All of the works in Material as Message ask us how we come to remember, through materials that suit the memories they’re trying to preserve.
“It is our responsibility — whether we are Native or not — to educate ourselves about whose land we are on,” writes artist Cara Romero.
To enter Rego’s paintings of the 1980s is to step into a tumbling, chaotic world of animals living out modern human life.
Through textural, analog works that neither beep nor boop, artist Analia Saban has crafted a poetic commentary on our digital existence.
Much of Remain in Light jumps back and forth between Los Angeles and Armenia, underscoring the blurriness of living in diaspora.
Both the tarot and Carrington’s work are in the midst of a revival that has the world re-evaluating our relationship with nature, the earth, and our place in it.
Restaurants are restorative, perhaps, for those eating, but they can also be grueling places of labor that tax workers’ bodies.
All the little things we buy that look simple come from somewhere thanks to a series of interlocking, complex chains and sequences.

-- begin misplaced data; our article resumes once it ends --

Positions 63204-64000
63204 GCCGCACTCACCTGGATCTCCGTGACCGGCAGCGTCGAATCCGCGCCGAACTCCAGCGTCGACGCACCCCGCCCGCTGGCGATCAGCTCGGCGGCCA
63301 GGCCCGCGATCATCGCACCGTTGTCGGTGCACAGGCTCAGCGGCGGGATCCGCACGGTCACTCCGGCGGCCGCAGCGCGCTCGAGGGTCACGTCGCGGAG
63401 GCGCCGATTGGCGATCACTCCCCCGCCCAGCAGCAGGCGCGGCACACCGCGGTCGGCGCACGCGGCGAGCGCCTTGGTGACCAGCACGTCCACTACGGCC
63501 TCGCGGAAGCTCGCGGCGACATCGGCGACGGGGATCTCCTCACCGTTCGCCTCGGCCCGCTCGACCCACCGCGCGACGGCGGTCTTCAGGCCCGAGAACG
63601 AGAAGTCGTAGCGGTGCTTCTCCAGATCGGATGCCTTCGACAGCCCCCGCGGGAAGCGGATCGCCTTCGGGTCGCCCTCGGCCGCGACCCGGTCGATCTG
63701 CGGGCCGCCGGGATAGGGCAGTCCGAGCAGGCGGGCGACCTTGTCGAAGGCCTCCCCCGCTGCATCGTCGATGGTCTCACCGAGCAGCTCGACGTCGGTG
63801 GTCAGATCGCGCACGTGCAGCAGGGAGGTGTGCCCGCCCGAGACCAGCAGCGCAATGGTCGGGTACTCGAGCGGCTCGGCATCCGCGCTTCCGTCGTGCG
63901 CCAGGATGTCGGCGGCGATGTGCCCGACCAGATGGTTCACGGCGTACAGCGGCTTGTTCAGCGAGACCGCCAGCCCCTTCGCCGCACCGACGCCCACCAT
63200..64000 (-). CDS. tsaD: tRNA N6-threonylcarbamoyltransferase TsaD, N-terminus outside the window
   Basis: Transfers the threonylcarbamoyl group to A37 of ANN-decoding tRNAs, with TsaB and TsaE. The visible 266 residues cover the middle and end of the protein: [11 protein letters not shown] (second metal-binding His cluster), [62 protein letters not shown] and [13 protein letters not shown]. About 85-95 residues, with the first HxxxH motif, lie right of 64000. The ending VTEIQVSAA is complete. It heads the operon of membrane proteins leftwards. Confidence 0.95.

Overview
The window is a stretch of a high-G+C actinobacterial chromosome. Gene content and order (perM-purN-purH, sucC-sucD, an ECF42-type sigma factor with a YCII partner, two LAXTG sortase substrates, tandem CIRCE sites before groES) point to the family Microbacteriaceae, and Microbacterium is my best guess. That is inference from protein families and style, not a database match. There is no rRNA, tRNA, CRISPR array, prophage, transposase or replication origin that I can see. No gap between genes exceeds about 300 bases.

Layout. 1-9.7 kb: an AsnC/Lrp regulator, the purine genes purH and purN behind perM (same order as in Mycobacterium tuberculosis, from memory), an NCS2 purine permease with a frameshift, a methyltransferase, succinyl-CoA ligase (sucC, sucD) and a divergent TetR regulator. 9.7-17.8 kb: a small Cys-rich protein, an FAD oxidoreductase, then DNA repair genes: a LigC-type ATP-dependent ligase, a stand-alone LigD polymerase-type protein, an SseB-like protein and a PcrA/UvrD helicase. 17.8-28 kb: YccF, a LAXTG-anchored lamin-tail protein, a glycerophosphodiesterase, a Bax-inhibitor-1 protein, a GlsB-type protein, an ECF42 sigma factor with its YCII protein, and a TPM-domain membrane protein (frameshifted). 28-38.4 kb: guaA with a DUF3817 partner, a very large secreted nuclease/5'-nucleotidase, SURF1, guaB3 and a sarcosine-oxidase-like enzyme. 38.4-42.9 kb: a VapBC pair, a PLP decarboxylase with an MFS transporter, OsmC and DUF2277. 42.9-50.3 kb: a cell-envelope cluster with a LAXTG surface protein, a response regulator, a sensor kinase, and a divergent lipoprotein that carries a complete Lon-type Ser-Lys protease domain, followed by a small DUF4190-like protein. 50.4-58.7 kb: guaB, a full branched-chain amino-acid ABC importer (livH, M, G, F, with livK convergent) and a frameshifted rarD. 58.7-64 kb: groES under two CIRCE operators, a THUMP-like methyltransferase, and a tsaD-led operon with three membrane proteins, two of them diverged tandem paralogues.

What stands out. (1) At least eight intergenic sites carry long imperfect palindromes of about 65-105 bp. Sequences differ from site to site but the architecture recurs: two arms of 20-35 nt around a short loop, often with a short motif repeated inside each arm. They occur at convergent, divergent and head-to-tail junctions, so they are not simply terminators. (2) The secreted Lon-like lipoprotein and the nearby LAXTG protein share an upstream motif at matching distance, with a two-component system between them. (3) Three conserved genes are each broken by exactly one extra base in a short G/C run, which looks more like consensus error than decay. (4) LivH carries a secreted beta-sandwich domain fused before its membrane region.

A new show of plein air painting in California offers a compelling take on our relationship to land and what it means to spend time trying to understand the outdoors.
Fiona Connor’s “Continuous Sidewalk” tells the story of a city where many people walk every day as part of their lives, livelihoods, and just for a casual stroll.
To sit with Haring’s expansive artworks is to travel back in time and understand that the world of the 1980s is not so far from today’s.
Knowledge and literacy in their many forms are at the heart of a small but rich show by the art collective.